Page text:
F is for Fiesta

Bah! I totally forgot I was participating in PBP! Well, F is for fiesta, and what better time to write about fiestas than today, the 28th of May, as my hometown celebrates its 115th anniversary. It commemorates the Battle of Alapan, an historical battle that took place just a few days before the first Philippine Declaration of Independence.

In a more folk religious setting, though, our fiesta mainly celebrates the return of the Magdalena. She is the superstar of our fiesta. I mean, it’s good to remember what our valiant predecessors did for the country two or three generations ago, but people need something to hold on to that’s more “everyday”. This is where everyday folk figures such as Santa María Magdalena play an important role in the celebratory religion that is “Folk Catholicism” (the more inclusive, more fun-loving, participatory twin of “Church Catholicism”).

As with many other Christian saints, our Magdalena is not quite identical to her biblical counterpart as, here, her graces are strangely tied to agricultural fertility. Every year, the people of Alapan carry the Magdalena on their backs in a 7-hour processional dance called karakól, dancing all the way from her shrine in Kawit to the rice paddies of Alapan, in order for the Magdalena to usher in the rainy season and bless the fields. For a farming community, it’s no wonder why we love her so much.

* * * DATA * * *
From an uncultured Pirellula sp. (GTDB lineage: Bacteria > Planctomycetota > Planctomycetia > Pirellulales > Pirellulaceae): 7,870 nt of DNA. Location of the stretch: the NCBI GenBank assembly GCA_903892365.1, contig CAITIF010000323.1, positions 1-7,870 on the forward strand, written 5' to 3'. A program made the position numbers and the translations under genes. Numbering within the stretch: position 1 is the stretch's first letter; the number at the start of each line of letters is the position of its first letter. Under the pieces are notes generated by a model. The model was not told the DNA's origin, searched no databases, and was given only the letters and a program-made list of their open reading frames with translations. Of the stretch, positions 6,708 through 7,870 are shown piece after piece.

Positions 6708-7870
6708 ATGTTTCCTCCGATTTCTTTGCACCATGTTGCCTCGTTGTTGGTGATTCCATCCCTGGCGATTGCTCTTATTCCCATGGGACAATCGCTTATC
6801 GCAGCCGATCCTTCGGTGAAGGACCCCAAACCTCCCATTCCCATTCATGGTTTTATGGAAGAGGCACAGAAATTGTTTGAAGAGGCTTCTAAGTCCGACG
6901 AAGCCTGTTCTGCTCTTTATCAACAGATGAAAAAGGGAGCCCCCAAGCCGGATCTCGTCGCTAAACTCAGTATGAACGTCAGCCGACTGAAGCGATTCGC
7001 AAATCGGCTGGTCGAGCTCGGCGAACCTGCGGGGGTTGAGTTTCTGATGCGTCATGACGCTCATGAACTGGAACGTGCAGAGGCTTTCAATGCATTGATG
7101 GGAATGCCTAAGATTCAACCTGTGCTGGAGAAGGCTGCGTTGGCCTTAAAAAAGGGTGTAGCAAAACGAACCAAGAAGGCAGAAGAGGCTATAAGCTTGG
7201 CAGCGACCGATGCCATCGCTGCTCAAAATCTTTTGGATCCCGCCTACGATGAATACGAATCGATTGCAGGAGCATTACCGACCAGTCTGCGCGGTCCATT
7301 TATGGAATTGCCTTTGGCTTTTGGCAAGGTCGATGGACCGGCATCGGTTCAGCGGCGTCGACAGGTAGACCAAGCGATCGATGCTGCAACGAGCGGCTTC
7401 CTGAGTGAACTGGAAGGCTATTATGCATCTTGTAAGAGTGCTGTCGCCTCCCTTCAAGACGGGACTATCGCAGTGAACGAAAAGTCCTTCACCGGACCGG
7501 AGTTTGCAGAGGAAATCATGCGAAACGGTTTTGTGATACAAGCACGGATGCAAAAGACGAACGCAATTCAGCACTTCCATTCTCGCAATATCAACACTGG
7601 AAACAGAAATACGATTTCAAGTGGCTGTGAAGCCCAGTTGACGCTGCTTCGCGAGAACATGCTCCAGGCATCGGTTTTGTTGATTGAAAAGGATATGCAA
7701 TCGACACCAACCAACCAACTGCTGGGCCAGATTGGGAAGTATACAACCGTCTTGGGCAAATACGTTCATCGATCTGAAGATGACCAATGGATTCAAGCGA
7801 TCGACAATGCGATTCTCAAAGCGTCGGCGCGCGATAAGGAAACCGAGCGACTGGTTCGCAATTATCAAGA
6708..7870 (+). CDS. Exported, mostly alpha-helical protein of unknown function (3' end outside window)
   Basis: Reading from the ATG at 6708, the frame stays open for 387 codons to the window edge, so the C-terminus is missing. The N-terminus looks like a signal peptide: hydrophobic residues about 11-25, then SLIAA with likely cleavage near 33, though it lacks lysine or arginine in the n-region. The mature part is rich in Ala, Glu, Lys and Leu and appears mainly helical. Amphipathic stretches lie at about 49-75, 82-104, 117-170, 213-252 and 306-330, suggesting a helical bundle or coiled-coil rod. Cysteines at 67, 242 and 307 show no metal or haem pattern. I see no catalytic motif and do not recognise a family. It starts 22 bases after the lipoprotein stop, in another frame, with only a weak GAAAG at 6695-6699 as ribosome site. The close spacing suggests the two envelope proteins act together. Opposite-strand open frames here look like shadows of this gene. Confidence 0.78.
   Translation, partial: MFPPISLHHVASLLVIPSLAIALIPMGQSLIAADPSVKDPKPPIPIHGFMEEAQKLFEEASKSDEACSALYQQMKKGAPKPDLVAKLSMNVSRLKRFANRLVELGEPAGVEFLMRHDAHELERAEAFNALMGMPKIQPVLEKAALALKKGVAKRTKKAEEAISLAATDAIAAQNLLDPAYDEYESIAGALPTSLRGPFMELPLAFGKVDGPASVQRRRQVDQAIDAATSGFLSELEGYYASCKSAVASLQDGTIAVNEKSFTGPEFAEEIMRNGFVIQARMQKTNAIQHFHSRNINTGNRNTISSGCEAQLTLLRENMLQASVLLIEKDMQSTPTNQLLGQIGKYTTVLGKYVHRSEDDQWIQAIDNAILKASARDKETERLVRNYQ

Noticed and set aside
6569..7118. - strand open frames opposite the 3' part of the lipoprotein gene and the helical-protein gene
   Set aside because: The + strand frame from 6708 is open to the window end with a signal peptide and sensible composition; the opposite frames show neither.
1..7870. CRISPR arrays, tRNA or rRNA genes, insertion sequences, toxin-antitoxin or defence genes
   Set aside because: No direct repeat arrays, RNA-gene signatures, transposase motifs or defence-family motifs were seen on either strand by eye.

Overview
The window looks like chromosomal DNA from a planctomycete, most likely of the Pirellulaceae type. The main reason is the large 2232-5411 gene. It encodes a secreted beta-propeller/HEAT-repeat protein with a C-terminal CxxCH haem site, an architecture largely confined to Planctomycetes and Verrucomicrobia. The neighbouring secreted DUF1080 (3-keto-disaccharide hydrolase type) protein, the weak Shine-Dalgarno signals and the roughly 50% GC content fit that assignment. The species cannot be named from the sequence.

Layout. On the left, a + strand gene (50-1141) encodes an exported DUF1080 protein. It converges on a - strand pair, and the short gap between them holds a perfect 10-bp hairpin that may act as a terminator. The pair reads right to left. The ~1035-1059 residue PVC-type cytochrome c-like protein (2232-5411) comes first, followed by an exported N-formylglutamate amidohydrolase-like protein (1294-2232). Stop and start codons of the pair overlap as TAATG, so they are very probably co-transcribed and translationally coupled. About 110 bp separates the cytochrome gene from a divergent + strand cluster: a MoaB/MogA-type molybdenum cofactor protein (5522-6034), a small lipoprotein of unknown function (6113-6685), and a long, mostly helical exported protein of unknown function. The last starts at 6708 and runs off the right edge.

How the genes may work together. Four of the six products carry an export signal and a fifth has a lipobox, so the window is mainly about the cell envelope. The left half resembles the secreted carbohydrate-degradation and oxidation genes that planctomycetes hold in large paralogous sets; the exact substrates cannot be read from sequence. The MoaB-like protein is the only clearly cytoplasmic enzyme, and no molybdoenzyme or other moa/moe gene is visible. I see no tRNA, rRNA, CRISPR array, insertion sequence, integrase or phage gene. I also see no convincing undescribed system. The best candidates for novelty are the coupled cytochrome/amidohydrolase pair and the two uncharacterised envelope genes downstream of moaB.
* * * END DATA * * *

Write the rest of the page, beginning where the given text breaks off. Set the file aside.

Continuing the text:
Sayaw

She is quite heavy, so it takes heavy built men to carry her.

Halimuyak

It is customary for the ladies to spray her dress with perfume as she did with Jesus in the Gospels.

Buhat

Pretty deity, walking down the street…
Pretty deity, the kind I’d like to meet…

Palayan

Soon, little rice babies shall spring here.

Kanluran

Kanluran (Tagalog for “west”) is where most of our farms are and is the place where the Magdalena dances last.

Takipsilim

The sun will not set until the Magdalena comes to dance.

Senyora

Tonight she rests for tomorrow is another 7-hour dance to her hometown.

Tomorrow, I shall upload a video of her dance. Wait and see!

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One thought on “F is for Fiesta

  1. Pingback: Aba Ginoong Magdalena | Under Two Trees

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